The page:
116.6 degrees. For these orbits the argument of perigee is typically placed in the southern hemisphere, so
the satellite remains above the northern hemisphere near apogee for approximately 11 hours per orbit.
This orientation can provide good ground coverage at high northern latitudes.
Hohmann transfer orbits are interplanetary trajectories whose advantage is that they consume the
least possible amount of propellant. A Hohmann transfer orbit to an outer planet, such as Mars, is
achieved by launching a spacecraft and accelerating it in the direction of Earth's revolution around the sun
until it breaks free of the Earth's gravity and reaches a velocity which places it in a sun orbit with an
aphelion equal to the orbit of the outer planet. Upon reaching its destination, the spacecraft must
decelerate so that the planet's gravity can capture it into a planetary orbit.
To send a spacecraft to an inner planet, such as Venus, the spacecraft is launched and accelerated in the
direction opposite of Earth's revolution around the sun (i.e. decelerated) until it achieves a sun orbit with
a perihelion equal to the orbit of the inner planet. It should be noted that the spacecraft continues to move
in the same direction as Earth, only more slowly.
To reach a planet requires that the spacecraft be inserted into an interplanetary trajectory at the correct
time so that the spacecraft arrives at the planet's orbit when the planet will be at the point where the
spacecraft will intercept it. This task is comparable to a quarterback "leading" his receiver so that the
football and receiver arrive at the same point at the same time. The interval of time in which a spacecraft
must be launched in order to complete its mission is called a launch window.
Newton's Laws of Motion and Universal Gravitation
Newton's laws of motion describe the relationship between the motion of a particle and the forces acting
The ﬁrst law states that if no forces are acting, a body at rest will remain at rest, and a body in motion will
remain in motion in a straight line. Thus, if no forces are acting, the velocity (both magnitude and
direction) will remain constant.
The second law tells us that if a force is applied there will be a change in velocity, i.e. an acceleration,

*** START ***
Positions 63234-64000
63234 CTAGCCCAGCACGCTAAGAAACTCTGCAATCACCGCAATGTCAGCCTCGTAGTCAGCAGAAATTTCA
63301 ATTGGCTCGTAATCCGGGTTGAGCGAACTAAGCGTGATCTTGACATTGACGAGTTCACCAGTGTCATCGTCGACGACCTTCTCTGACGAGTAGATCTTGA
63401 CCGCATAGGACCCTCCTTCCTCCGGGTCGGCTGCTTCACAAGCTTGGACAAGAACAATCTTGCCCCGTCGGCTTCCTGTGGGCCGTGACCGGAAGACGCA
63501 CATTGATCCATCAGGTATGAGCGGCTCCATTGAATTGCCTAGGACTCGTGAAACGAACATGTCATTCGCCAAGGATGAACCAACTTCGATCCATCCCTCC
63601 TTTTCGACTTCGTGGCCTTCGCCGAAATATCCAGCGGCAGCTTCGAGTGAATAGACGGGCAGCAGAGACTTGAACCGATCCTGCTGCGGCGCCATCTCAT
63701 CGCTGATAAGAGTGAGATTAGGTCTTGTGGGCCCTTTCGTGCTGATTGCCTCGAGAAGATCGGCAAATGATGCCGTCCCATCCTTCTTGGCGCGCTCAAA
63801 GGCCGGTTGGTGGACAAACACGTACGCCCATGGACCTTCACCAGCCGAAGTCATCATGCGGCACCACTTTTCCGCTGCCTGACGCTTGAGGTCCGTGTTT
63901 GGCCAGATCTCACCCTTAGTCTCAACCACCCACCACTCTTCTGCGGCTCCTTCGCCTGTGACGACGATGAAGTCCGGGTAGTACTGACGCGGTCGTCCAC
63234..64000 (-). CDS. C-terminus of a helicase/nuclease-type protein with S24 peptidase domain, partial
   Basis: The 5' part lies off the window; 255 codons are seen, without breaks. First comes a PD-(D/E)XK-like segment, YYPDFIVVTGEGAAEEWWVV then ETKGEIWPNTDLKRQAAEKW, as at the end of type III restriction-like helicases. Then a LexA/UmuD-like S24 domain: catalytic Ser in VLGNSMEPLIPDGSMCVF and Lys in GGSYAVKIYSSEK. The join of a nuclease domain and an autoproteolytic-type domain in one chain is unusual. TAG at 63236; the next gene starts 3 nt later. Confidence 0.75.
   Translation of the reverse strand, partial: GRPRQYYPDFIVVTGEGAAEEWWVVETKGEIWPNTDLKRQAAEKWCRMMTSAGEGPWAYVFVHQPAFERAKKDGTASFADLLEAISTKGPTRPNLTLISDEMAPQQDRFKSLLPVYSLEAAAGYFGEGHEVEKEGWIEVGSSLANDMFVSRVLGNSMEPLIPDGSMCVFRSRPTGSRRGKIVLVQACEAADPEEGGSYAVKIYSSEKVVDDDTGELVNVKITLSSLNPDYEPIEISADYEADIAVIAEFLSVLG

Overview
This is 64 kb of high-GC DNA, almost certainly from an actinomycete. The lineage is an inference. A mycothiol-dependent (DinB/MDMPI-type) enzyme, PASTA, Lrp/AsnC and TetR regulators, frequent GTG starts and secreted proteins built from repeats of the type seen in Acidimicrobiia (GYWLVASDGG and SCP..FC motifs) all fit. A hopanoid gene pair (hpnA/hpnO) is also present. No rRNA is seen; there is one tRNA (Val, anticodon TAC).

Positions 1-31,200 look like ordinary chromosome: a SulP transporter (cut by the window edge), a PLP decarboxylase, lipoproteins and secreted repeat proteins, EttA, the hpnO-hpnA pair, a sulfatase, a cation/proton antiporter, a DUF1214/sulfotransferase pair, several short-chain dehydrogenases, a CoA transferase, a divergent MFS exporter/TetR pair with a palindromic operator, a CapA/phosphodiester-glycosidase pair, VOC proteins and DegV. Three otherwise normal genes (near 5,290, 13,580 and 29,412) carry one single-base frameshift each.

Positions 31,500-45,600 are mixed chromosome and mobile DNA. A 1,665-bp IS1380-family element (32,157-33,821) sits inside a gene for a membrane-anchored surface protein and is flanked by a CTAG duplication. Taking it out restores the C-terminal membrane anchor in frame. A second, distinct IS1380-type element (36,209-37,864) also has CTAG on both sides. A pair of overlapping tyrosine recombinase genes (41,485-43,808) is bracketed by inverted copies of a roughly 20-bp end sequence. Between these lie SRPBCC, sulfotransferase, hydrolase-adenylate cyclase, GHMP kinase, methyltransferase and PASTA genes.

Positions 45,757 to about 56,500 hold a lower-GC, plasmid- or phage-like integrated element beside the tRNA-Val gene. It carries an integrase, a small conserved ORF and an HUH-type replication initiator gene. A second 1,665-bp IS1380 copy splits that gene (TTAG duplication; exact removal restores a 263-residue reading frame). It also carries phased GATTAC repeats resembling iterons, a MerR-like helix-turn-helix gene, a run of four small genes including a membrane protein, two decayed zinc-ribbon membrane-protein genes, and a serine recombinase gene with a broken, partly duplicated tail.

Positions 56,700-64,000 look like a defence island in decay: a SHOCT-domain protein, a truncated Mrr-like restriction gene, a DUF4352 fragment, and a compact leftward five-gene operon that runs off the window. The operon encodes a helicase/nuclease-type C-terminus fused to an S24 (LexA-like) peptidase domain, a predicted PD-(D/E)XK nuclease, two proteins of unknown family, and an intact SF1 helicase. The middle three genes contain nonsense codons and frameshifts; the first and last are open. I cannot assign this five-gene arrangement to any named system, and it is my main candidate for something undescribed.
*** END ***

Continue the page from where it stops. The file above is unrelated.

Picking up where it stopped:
proportional to the magnitude of the force and in the direction in which the force is applied. This law may
be summarized by the equation
where F is the force, m is the mass of the particle, and a is the acceleration.
The third law states that if body 1 exerts a force on body 2, then body 2 will exert a force of equal
strength, but opposite in direction, on body 1. This law is commonly stated, "for every action there is an
equal and opposite reaction".
In his law of universal gravitation, Newton states that two particles having masses m1 and m2 and
separated by a distance r are attracted to each other with equal and opposite forces directed along the
line joining the particles. The common magnitude F of the two forces is
where G is an universal constant, called the constant of gravitation, and has the value 6.67259x10 -11 N-
m2/kg2 (3.4389x10-8 lb-ft2/slug2).
Let's now look at the force that the Earth exerts on an object. If the object has a mass m, and the Earth
has mass M, and the object's distance from the center of the Earth is r, then the force that the Earth exerts
on the object is GmM /r2 . If we drop the object, the Earth's gravity will cause it to accelerate toward the
center of the Earth. By Newton's second law (F = ma), this acceleration g must equal (GmM /r2)/m, or
At the surface of the Earth this acceleration has the valve 9.80665 m/s2 (32.174 ft/s2).
Many of the upcoming computations will be somewhat simpliﬁed if we express the product GM as a
constant, which for Earth has the value 3.986005x1014 m3/s2 (1.408x1016 ft3/s2). The product GM is often
represented by the Greek letter .
For additional useful constants please see the appendix Basic Constants.
For a refresher on SI versus U.S. units see the appendix Weights & Measures.
Uniform Circular Motion
In the simple case of free fall, a particle accelerates toward the center of the Earth while moving in a
straight line. The velocity of the particle changes in magnitude, but not in direction. In the case of uniform
circular motion a particle moves in a circle with constant speed. The velocity of the particle changes
continuously in direction, but not in magnitude. From Newton's laws we see that since the direction of the